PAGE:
The best promotions give something away to participants. Promote your contest You’ve launched your contest, posted the rules, and set a deadline. Tell them to share the rules, set a deadline, and promote the hashtag. The idea behind this strategy is to create social proof: People are more likely to trust and follow recommendations from real people whom they follow on social media. They’ll use the same hashtag, entry rules, and deadline you’ve established. Create a new hashtag, deadline, and prize for them to give away. Now more people can participate even if they don’t want to follow your brand. After running several contests, you’ll be able to tell which ones had the highest participation. It’s a great place to encourage user-generated content, and it promotes brand loyalty: 53% of people who follow brands on social media are more loyal to those companies. What platforms does your brand use to run contests that encourage user-generated content?
Are you looking for a new way to spice up your marketing strategy?
Your current promotions may be effective for now, but you need to mix things up. After a while, using the same marketing tactics over and over again gets stale.
Promotional contests are one of my favorite ways to keep an audience engaged.
This is a great opportunity for you to increase brand awareness and even build hype for a new product launch.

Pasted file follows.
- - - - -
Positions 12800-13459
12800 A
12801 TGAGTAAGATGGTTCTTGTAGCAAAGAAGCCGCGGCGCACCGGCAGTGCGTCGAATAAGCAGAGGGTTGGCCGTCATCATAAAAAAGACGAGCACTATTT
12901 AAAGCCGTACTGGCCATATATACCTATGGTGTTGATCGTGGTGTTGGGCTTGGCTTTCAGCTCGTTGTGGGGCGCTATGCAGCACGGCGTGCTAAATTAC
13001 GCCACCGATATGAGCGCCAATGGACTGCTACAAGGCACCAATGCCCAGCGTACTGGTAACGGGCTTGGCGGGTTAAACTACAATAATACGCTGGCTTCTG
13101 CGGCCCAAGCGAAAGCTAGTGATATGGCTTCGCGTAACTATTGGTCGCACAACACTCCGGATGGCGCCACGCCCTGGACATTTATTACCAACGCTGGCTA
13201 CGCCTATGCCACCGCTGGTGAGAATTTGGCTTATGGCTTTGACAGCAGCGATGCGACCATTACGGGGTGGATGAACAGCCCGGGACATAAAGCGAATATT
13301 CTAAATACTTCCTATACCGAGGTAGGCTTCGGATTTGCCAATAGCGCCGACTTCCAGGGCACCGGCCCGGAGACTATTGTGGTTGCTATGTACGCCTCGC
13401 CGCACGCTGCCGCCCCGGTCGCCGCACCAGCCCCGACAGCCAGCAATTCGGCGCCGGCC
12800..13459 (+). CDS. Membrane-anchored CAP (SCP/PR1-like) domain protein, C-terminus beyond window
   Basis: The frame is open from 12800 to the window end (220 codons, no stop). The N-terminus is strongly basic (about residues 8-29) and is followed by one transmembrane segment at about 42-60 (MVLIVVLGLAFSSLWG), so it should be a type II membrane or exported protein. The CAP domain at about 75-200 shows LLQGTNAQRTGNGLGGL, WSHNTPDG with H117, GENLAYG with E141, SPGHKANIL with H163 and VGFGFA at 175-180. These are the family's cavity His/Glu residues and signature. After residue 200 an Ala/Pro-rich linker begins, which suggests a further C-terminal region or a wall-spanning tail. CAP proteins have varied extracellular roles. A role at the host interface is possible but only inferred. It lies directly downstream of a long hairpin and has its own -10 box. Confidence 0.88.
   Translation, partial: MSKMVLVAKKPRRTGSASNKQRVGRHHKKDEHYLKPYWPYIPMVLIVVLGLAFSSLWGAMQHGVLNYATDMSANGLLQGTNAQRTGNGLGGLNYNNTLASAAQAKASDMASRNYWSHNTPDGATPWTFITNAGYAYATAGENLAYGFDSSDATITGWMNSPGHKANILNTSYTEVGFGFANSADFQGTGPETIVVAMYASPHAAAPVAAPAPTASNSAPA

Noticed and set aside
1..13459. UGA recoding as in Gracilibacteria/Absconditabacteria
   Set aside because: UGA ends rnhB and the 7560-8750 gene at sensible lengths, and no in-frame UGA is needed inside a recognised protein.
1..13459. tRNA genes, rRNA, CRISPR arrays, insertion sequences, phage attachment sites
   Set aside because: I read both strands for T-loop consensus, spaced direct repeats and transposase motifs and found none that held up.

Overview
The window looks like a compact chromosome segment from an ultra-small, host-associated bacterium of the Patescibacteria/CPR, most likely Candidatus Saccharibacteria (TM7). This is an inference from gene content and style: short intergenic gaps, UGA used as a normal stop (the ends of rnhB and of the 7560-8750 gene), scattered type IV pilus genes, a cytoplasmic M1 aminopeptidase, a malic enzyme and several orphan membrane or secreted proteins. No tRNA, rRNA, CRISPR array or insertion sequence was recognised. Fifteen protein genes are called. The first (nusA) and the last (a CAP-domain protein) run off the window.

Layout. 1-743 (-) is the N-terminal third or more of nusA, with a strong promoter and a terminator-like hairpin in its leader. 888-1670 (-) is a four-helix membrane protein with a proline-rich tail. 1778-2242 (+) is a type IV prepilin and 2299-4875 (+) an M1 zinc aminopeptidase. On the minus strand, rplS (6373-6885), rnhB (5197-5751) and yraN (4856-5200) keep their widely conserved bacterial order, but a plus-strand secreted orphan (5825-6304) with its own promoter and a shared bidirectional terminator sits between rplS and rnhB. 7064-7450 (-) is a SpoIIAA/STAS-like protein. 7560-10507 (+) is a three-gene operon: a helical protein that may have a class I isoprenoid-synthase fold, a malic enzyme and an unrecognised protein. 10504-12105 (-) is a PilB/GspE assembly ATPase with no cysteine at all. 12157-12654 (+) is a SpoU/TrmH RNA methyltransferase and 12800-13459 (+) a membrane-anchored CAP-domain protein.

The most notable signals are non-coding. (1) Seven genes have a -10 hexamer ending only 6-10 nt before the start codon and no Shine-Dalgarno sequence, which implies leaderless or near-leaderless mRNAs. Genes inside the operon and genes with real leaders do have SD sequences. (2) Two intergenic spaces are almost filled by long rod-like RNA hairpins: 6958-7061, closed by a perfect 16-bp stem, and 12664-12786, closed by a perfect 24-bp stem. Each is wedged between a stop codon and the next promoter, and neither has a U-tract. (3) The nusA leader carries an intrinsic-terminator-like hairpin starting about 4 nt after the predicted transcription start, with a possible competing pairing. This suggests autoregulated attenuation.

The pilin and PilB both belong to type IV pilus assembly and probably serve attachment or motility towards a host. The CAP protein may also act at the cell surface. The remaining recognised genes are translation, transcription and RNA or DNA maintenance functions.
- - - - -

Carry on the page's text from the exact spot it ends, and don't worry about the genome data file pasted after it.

The best promotions give something away to participants.
There are a few different types of such promotions.
Contests require some type of skill. People who enter a contest will need to put forth some type of effort in order to win. The winner of a contest gets selected by judges or through a voting system.
This differs from a lottery or sweepstakes.
Sweepstakes do not require any skill whatsoever.
The winners of sweepstakes get drawn randomly, based on luck. For example, you could randomly select one of your Instagram followers as a winner just because they follow your brand’s account.
A lottery requires a participant to purchase something to be entered into a draw.
Today, I won’t focus on sweepstakes or lotteries.
Contests are a better alternative because if you set them up properly, they will encourage user-generated content (UGC).
User-generated content increases the chances that your audience will engage with your advertisements:
As you can see from these numbers, encouraging users to share images will be beneficial as well. It’s only natural to use this information to your advantage when you’re setting up a contest.
If you have never run a contest before, you may not know where to start. That was my inspiration for writing this guide.
I’ll explain how you can run a profitable contest that encourages user-generated content.
As a result, you’ll be able to generate more leads and ultimately increase your profits. Here’s what you need to do.
Pick a prize
The first step in running a contest is determining what the winner will get.
This may sound simple, but it still requires some thought on your end. The more valuable the product, the more likely people will participate.